In you, then scarcely glimmering,
Now burning with so powerful a light [18].

Tchaikovsky's response to this message of encouragement and faith in his vocation in spite of everything is contained in a letter to his brother Anatoly from San Remo: "I received a letter today from Lyolya with a wonderful poem that made me shed many tears" [19].

However, these verses clearly also reflect something of Apukhtin's own bitterness at his lack of recognition as a poet at the time, even though he was appreciated by his friends and acquaintances. Thus, when Tchaikovsky towards the end of 1878, while staying in Florence, wrote a fine poem entitled Lilies of the Valley (Ландыши) (TH 384), his brother Modest suggested that it ought to be published in one of the Russian journals. The composer, though, rejected this idea on the following grounds: "My poem is outstanding with respect to myself, that is, someone who is not an expert. But what is it in comparison, for example, with the verses of Apukhtin?" [20].

Throughout the 1880s, whenever Tchaikovsky happened to be in Saint Petersburg, he would often meet up with Apukhtin, and it was in fact at a soirée in the house of Vera Butakova on 19/31 March 1880 attended by both artists that the composer was introduced to Grand Duke Konstantin Konstantinovich, who was a fervent admirer of Tchaikovsky's music and also thought highly of Apukhtin as a poet. After the all-Tchaikovsky concert which took place in Saint Petersburg on 25 March/6 April 1880, Apukhtin sent the composer a copy of his poem Does the Day Reign? (День ли царит...?). Tchaikovsky would set it to music as No. 6 of the Seven Romances, Op. 47, which he composed later that year. This particular song became very popular in Russia. Apukhtin's own fortunes as a poet took a turn for the better in the 1880s when financial difficulties forced him to do what he had shunned for so many years — namely, to offer his verses to the editors of literary journals. In 1884 and 1885 several poems of his appeared in the leading journals, and in 1886, as mentioned earlier, his first collection of poetry was published. Although this belated acclaim was but relative (the print run of this edition was just 3,000 copies), it must have afforded Apukhtin some solace after the humiliation he had suffered in 1880, when, despite having generously contributed 500 rubles for the monument to Pushkin that was to be unveiled in Moscow, he was not invited to the festivities.

Aleksey Apukhtin in later life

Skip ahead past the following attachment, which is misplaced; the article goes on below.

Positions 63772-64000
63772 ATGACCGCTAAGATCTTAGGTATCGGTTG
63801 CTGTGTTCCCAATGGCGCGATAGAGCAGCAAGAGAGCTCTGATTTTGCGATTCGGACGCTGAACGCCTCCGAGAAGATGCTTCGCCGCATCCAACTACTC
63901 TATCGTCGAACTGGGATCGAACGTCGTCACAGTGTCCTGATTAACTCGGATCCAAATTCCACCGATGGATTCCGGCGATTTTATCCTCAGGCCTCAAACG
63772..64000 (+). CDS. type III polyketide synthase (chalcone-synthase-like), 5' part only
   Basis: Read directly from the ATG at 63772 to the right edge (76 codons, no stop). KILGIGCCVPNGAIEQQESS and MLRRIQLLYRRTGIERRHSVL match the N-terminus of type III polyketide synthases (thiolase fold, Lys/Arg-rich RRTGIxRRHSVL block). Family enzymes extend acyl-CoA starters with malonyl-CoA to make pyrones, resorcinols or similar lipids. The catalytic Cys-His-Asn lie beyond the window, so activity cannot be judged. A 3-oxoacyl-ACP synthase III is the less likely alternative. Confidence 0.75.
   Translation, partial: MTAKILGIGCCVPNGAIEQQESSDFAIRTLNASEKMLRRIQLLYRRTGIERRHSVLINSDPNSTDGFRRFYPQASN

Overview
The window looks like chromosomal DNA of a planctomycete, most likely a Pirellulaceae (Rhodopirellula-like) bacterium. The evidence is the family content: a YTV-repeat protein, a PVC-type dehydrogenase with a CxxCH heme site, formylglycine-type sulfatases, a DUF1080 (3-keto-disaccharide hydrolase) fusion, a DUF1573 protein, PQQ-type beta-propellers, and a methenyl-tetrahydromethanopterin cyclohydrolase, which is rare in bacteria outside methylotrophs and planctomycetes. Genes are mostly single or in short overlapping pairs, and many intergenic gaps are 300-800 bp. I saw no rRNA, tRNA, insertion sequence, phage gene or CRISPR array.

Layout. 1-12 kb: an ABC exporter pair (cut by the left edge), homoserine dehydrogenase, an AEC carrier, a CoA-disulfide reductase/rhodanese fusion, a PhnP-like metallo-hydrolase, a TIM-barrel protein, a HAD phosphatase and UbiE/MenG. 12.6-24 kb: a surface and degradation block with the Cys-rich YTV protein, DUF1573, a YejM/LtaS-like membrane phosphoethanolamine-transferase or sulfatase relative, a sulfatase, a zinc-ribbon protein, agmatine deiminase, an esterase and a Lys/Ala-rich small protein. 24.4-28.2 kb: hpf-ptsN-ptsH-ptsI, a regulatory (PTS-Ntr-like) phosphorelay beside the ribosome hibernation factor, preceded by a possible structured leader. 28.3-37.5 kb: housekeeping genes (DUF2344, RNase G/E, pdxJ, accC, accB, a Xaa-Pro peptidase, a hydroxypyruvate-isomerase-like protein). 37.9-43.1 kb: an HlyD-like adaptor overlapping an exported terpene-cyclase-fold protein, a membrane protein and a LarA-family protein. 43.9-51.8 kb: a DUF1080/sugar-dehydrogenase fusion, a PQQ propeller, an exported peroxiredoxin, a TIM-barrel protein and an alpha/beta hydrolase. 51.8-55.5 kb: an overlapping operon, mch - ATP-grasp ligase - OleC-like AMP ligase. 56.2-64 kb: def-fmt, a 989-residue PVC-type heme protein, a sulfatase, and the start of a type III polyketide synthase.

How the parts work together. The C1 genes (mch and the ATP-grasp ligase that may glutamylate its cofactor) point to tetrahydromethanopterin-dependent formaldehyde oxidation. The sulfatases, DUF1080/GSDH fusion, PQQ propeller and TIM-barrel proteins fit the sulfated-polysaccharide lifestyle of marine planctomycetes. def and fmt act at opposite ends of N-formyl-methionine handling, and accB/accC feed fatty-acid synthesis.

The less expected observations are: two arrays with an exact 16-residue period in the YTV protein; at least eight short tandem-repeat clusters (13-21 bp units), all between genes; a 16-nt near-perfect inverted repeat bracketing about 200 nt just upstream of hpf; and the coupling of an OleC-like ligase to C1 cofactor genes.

In July 1885, in anticipation of the celebrations that were to be held in December that year at the Imperial School of Jurisprudence in Saint Petersburg to mark its 50th anniversary, Apukhtin wrote a poem "Friends, our feast of light and sadness" (И светел, и грустен наш праздник, друзья) which he hoped Tchaikovsky would use as the text for the chorus that he had been commissioned to write [21]. Ultimately, Tchaikovsky decided to write his own text for this chorus, the Jurists' Song, which was performed at the School on 5/17 December 1885, together with the Jurisprudence March. Apukhtin's poem was, however, also recited at the festivities by a former classmate [22].

Towards the end of the 1880s, Apukhtin tried his hand at writing prose and commenced work on a novel which was supposed to cover the years of transition from the reign of Nicholas I to that of Alexander II. This novel remained unfinished, but he wrote three short stories, although they were not published in his lifetime. It was also from about 1890 that the friendship between Tchaikovsky and Apukhtin became somewhat strained, perhaps because of some sarcastic remarks which the latter had made about the libretto for The Queen of Spades [23]. At any rate Tchaikovsky, whenever he happened to be in Saint Petersburg, no longer called on Apukhtin, who was by now gravely ill with dropsy and had great difficulty moving.

Nevertheless, just before Tchaikovsky set off for England at the end of May 1893 to collect his honorary doctorate from the University of Cambridge, Apukhtin wrote another poem dedicated to the composer: "For a musician-friend's departure" (К отъезду музыканта-друга), which abounds in ingenuous musical images but is again full of bitterness at the way his own life had turned out [24].

For a musician-friend's departure

My verse adopts a minor key,
And the fugue of our old friendship,

Ever evolving, grows...

The overture to a tempestuous life

We played together until the end,
The bravura march of coming glory

Excited our hearts early on.

We believed in our talents,

Shared a multitude of feelings and ideas...
And you were like the dominant